Blues Masters Vol. 4: Harmonica Classics

harmonicaclassics.jpgBlues Masters Vol. 4: Harmonica Classics is a one-hour, 18-track tour through some of the best blues harmonica playing you’ll ever hear. As such, it’s got some inclusions on it that first struck me as weird — Paul Butterfield, the Fabulous Thunderbirds — but I can’t argue with them when I view the compilation as a showcase of the instrument. Nor can I bitch about the inclusion of Charlie Musselwhite, whose music has always kinda sounded like country to me, which I’m sure is partially informed by my knowing that he was the first serious blues harmonica player who happened to be white. You just cannot detract from Musselwhite’s style — he’s one of the geniuses of the instrument, right up there with this Belgian dude I once heard about. His piece here, “Christo Redemptor,” isn’t what I would call his very best, but it’s lovely and deeply bluesy.

Then there’s the slurpy, messy genius of Sonny Boy Williams II (about whom more later… drunken thieving nutjob) , whose “Help Me” beautifully displays SBW’s moodiest style and his amazing, at times creepy charm. Speaking of moody, Junior Wells shows up with “Messin’ With the Kid,” a badass blues piece I have long been in love with.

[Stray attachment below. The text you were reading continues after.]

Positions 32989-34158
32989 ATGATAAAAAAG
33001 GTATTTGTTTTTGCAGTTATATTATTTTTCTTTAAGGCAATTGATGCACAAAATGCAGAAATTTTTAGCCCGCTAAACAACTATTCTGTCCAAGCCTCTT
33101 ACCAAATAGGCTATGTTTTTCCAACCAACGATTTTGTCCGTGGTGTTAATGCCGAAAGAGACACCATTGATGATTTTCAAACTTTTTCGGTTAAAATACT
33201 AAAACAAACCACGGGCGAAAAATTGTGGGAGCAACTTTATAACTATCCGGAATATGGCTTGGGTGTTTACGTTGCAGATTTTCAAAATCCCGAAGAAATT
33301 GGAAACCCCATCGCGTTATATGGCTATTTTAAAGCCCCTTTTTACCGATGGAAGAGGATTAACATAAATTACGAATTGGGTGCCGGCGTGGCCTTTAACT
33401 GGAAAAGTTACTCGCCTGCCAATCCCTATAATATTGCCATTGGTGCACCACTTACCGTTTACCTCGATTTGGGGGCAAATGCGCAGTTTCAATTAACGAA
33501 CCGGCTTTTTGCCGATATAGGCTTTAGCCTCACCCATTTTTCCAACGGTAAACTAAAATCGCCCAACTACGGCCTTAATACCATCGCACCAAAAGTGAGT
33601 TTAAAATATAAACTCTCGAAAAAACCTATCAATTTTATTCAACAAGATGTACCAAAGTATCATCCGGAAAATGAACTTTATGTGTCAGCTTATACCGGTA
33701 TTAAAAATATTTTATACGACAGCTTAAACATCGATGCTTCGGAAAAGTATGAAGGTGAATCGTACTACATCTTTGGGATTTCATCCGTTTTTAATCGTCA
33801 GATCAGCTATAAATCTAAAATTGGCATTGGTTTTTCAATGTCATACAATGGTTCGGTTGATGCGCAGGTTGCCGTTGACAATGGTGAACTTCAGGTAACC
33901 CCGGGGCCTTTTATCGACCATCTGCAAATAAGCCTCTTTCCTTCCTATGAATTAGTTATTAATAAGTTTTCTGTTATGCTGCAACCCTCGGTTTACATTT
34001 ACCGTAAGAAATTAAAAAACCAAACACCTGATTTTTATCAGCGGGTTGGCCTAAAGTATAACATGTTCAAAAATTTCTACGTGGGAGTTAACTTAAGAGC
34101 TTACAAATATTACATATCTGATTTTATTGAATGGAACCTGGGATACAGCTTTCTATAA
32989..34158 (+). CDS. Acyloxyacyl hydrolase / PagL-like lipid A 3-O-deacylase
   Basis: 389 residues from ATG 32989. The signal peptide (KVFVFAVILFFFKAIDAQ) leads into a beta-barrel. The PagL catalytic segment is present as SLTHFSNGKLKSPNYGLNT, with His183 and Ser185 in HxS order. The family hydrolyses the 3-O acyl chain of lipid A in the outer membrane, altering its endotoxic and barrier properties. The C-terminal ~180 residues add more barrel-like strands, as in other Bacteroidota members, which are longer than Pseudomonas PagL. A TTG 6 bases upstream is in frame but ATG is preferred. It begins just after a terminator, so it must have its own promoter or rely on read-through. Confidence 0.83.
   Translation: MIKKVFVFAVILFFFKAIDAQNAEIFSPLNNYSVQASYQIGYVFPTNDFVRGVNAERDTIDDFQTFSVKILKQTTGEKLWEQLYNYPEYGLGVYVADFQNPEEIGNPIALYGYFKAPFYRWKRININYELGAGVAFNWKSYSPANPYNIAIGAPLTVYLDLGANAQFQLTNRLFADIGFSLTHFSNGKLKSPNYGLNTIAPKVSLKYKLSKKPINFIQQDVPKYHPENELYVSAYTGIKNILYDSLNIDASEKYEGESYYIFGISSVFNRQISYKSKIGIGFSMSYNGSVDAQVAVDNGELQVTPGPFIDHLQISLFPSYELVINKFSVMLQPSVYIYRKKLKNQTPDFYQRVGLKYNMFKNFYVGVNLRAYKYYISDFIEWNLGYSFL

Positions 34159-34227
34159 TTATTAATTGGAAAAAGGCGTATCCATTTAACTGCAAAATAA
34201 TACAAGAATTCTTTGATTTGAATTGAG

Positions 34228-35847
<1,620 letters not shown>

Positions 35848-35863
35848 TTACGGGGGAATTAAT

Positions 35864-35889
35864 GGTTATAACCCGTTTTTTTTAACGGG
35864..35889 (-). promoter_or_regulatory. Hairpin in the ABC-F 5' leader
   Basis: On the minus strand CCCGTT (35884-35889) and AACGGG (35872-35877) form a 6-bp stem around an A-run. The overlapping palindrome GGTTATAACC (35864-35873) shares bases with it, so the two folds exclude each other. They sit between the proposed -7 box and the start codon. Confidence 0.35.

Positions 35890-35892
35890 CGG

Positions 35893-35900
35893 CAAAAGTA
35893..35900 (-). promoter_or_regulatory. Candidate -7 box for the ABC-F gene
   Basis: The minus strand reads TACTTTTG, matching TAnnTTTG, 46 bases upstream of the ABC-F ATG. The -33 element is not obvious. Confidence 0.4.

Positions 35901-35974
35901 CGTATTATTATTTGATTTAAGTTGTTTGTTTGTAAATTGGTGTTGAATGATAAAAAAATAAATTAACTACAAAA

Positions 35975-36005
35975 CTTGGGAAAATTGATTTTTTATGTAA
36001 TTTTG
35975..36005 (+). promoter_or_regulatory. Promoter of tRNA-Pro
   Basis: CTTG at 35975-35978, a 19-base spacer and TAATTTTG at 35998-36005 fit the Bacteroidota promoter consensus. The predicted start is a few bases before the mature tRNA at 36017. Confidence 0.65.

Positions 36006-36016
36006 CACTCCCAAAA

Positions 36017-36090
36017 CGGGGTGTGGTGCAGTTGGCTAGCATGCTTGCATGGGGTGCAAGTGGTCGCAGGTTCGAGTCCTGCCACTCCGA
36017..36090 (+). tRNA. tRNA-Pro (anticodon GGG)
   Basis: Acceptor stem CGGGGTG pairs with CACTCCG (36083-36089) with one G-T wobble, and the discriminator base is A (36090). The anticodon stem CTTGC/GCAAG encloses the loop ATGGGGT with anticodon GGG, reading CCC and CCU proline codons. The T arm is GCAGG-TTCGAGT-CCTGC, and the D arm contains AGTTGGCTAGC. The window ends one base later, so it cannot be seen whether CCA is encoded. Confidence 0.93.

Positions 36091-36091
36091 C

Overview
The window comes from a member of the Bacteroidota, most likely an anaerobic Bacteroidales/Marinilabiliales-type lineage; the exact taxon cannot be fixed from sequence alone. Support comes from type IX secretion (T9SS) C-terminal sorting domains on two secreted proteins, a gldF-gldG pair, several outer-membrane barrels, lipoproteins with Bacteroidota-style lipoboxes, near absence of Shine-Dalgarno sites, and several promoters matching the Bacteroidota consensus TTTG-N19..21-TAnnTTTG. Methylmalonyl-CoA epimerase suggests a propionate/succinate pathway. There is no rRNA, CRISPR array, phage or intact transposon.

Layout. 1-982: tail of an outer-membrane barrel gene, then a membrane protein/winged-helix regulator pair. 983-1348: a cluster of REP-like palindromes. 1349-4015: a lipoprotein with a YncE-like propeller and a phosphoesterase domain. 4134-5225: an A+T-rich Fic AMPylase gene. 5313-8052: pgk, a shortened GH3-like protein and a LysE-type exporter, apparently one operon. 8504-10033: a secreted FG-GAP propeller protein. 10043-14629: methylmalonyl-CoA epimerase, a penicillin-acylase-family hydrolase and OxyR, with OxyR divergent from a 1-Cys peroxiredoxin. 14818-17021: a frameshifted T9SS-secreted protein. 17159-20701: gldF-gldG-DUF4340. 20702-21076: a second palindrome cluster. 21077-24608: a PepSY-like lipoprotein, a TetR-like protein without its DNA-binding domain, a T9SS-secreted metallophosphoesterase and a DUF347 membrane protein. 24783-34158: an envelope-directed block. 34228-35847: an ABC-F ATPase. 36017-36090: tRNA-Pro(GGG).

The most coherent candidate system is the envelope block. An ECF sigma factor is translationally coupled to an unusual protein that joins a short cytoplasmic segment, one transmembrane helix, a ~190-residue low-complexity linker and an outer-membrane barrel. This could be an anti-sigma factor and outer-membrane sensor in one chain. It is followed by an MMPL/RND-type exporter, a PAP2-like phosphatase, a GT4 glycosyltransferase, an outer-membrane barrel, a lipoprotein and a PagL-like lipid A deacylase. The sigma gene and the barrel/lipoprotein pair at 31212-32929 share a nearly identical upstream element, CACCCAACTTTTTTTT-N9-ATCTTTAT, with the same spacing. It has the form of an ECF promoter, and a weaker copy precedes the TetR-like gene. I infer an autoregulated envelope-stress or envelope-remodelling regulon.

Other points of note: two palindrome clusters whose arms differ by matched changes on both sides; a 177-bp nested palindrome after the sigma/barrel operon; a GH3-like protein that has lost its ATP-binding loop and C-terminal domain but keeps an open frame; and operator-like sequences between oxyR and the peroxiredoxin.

Most of the other great harp players are here: Jimmy Reed, James Cotton, Little Walter, Slim Harpo, even Howlin’ Wolf, whose approach to the instrument was much like his approach to vocals and rhythms — more is better, ha! ha!!! Wolf may be my favorite vocalist of all time, but his inclusion also displays the range of harp styles played in the blues, from someone like Wolf or Slim Harpo or Sonny Boy Williamson II, whose harp genius came from force of personality and mood, to instrumentalists like Little Walter, James Cotton, Musselwhite and Junior Wells, who are technical masters.

One piece I’d never heard before that makes me totally understand why the Thunderbirds are here — their “Cherry Pink and Apple Blossom,” while only just barely blues — and actually, in sound, closer to Tex-Mex or zydeco — belongs here because it’s one of the cleverest uses of harp around.

Other than the Fabulous Thunderbirds piece, there’s not a lot on this collection that I haven’t heard before — but there’s a whole lot to love.

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